The key word is "safely." The FAA has given the airlines directions on how to safely expand use of PEDs. The process will vary among airlines, but we estimate passengers will be able to safely use electronic devices gate-to-gate within several months.
U.S. airlines may expand the passenger use of portable electronic devices on domestic and international flights while within U.S. airspace (which includes the airspace over the CONUS, Alaska, Hawaii, U.S. territories and possessions, and U.S. territorial waters) and international airspace (over the high seas). Each U.S. airline may allow the expanded use of portable electronic devices when in the airspace of another country if doing so is consistent with the operating rules of that country. If a foreign country has adopted a more restrictive rule on PED use, the airline is bound by that regulation while in that country's airspace.
A safe flight should be everyone's priority. If a crew member says devices must be turned off when the cabin door closes or before landing, it means the airline hasn't yet shown its airplanes can actually handle PED use safely. You must always follow crew instructions; failure to do so may result in a fine.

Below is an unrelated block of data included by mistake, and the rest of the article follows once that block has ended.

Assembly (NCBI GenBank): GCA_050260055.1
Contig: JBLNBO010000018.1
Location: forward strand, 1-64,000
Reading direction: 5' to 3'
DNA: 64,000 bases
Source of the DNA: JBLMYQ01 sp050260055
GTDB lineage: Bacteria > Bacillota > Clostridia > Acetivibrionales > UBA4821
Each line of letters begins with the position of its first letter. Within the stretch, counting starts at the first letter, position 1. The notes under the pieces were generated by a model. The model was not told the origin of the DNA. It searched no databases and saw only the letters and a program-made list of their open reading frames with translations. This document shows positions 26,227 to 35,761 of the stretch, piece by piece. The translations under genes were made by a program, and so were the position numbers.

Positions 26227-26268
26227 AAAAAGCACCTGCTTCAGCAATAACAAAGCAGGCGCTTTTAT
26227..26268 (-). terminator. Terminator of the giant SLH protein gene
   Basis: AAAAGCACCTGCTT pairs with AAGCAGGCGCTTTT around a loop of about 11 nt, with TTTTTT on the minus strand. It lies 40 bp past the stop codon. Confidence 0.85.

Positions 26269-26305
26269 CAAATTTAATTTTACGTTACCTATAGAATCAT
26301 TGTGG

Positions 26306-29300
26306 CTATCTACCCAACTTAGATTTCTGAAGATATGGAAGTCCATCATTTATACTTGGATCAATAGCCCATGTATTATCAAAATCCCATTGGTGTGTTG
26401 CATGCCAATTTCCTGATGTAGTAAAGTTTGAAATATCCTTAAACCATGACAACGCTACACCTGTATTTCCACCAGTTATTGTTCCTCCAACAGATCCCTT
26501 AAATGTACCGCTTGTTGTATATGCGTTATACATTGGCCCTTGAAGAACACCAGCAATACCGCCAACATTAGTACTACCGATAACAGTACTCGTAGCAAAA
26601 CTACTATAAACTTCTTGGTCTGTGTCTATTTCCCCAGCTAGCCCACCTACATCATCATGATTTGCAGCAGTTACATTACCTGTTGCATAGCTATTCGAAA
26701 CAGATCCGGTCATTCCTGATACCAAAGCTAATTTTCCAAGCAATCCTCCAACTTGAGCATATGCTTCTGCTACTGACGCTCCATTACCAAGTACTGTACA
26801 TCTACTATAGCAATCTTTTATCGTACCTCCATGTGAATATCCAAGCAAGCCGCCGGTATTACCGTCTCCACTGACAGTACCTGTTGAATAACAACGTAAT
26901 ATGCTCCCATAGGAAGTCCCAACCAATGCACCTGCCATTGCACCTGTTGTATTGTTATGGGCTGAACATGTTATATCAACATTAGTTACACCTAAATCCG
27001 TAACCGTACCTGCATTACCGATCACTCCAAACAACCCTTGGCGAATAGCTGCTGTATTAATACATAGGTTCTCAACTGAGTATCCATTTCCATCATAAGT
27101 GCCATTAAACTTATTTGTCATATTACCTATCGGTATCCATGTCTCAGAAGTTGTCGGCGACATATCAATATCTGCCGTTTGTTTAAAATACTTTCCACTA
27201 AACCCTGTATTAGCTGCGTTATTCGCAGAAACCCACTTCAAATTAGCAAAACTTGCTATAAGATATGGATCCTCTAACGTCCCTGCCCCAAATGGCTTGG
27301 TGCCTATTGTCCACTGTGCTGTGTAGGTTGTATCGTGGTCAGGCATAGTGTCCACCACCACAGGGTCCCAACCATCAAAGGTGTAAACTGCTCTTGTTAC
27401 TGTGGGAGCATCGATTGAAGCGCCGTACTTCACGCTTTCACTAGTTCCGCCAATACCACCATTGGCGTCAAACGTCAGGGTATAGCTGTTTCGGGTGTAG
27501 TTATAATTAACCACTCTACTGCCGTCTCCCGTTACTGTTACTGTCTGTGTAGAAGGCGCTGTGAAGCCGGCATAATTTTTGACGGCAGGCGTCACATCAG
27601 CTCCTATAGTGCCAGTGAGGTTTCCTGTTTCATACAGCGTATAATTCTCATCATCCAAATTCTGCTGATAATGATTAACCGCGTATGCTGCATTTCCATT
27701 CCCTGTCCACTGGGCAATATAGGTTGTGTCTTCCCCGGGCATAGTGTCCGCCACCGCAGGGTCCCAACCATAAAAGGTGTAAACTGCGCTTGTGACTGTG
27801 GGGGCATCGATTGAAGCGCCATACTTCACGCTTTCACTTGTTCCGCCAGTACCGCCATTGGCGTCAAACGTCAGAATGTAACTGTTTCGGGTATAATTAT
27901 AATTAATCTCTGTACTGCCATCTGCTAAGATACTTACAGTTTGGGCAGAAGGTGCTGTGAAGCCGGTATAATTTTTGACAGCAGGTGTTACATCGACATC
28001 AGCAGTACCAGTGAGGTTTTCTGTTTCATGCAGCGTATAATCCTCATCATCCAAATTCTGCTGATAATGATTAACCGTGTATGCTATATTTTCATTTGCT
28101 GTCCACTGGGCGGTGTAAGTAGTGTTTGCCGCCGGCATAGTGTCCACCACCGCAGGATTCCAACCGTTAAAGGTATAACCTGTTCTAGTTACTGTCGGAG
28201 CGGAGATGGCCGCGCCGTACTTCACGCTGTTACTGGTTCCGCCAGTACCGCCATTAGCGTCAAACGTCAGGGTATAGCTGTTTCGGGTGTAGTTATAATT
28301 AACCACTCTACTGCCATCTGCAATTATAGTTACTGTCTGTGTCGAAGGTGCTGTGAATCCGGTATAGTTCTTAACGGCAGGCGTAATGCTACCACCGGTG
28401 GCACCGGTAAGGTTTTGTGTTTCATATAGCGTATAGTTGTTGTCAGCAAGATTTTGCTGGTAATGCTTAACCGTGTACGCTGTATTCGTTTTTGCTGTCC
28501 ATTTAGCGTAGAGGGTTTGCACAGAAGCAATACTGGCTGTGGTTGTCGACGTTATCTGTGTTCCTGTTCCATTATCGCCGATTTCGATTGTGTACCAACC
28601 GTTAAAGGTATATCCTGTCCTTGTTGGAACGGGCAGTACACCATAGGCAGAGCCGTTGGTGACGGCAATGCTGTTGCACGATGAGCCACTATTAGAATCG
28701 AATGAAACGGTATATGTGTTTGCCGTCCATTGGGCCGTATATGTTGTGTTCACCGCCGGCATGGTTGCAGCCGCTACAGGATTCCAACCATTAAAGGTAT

The PED rulemaking committee recommended — and the FAA agrees — that flight attendants cannot know when a device is ON and in airplane mode or not. We expect flight attendants to inform passengers about when it is safe to use PEDs and when they must turn them off for landing in some cases of poor visibility,.
We depend on passengers to follow crew member instructions to turn off electronic devices when they ask you to. We estimate only one percent of all flights will have low visibility landings where you'll have to turn off your PEDs because they may interfere with some of the equipment in the cockpit. We know that most passengers have been turning off their devices for the many years and we ask that all passengers put safety first.
You could politely remind the person of the crew's announcement, but above all, avoid a confrontation.
Foreign airlines follow the PED regulations of their country's civil aviation authority. However, the FAA shares information and works with the international civil aviation authorities to harmonize requirements as much as possible.